According to published documents, Shiseido will establish a new company with a 35% stake in ownership and CVC will acquire 65% as a joint venture. The transfer date is set for July 2021.
The business unit in question consists of well-known global drugstore brands including Senka skin care and Tsubaki hair care products, as well as other brands such as SUPER MiLD that are primarily available in Japan.
However, Shiseido said that in order to maximise the growth potential of the brands in today’s competitive market, it would require ‘enhanced’ marketing investment.
It believes that this transfer will help maximize the potential of the personal care business and further grow the brands in the current competitive market.
In a statement, CEO Masahiko Uotani expressed that the decision was not made lightly and was ultimately a necessary course of action.
“Under these circumstances, we must face the harsh reality that we cannot prioritise the personal care business or adequately invest in product development and advertising using limited management resources within Shiseido alone.”
In its own press statement, CVC said that it believed that the portfolio of brands it will inherit held strong potential for growth.
"Using our global network and experience, CVC is committed to making these strong brands even better. Specifically, we see significant potential for growth by investing further in employees, brands, and R&D, as well as by driving digitalization and accelerating overseas expansion, with the possibility of going public in the future," said Yukinori Sugiyama, Partner and Co-Head of CVC Japan.
Uotani assured that the brands under the personal care unit will continue to be available to consumers and will continue to be produce by Shiseido’s factories ‘to maintain the high-quality’.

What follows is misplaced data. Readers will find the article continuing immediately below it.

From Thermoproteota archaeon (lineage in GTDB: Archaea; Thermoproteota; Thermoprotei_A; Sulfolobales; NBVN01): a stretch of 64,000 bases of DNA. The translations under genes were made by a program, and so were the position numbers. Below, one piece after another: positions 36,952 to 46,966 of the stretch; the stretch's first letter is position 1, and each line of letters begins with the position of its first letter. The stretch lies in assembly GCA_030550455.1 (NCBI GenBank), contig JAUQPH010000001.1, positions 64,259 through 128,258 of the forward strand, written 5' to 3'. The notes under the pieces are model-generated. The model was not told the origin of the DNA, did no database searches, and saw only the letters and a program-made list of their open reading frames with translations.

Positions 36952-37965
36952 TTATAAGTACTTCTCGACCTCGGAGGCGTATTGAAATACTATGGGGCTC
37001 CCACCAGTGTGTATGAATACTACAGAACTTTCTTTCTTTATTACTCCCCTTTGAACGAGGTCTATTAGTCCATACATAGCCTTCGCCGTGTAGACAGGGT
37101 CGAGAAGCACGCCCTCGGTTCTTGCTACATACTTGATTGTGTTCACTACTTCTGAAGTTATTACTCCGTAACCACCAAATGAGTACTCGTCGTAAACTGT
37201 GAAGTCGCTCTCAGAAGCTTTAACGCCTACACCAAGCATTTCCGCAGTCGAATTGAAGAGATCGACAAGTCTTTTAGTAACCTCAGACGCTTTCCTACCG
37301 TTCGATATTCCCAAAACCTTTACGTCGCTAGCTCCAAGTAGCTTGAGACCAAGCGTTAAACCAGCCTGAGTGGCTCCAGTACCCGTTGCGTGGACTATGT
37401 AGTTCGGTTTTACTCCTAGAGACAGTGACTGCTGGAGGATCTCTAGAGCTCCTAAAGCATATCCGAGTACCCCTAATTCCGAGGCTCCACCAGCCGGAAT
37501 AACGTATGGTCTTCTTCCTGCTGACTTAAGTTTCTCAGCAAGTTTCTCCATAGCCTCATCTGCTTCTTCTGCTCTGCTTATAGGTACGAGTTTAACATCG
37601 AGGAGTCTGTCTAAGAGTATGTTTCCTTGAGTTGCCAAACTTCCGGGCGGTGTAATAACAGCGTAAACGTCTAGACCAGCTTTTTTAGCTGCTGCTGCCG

“We will look for M&A opportunities with the new company as a platform to further expand the business. With all those efforts, this new company strives to contribute to the reform and greater development of the personal care industry in Japan.”
Furthermore, employees under the business unit will continue to retain their jobs.
“We will not only maintain employment and working conditions, including compensation, but also provide opportunities for further success and growth in the new company. We expect members to enhance their professional skills in the Personal Care business and proactively participate in building a new company where people can grow and shine in a vibrant atmosphere,” said Uotani.
The right course of action
After dealing blows with the COVID-19 pandemic, the company outlined its revamped strategy in August 2020 to focus on ‘skin beauty’ as its core business under its medium-term strategy to return to profitability by 2023.
According to Shiseido, it has shifted its priorities from top-line growth to profitability and cash-flow management. Its goal is to achieve an operating margin of 15% in 2023 through a reduction of cost of goods and selling, general and administrative expenses.
In order to pursue further growth at home and overseas, Uotani stressed it was crucial for the firm to double down on making and selling high-end skin care products.
“For the first time since our foundation, we have achieved sales exceeding 1 trillion yen and 100 billion yen in operating income with strategic focus on the mid-to-high-priced cosmetics business, which accounts for more than 70% of group sales since 2015. I strongly believe that we must maintain this strategy and that it is the foundation for Shiseido and its nearly 150 years of heritage to thrive for the next 150 years.”
Uotani concluded: “Significant reform like this does not proceed without difficulty. However, we must face reality and overcome this difficulty to realise sustainable growth and create our future. We will concentrate even more on the cosmetics business centred on skin care.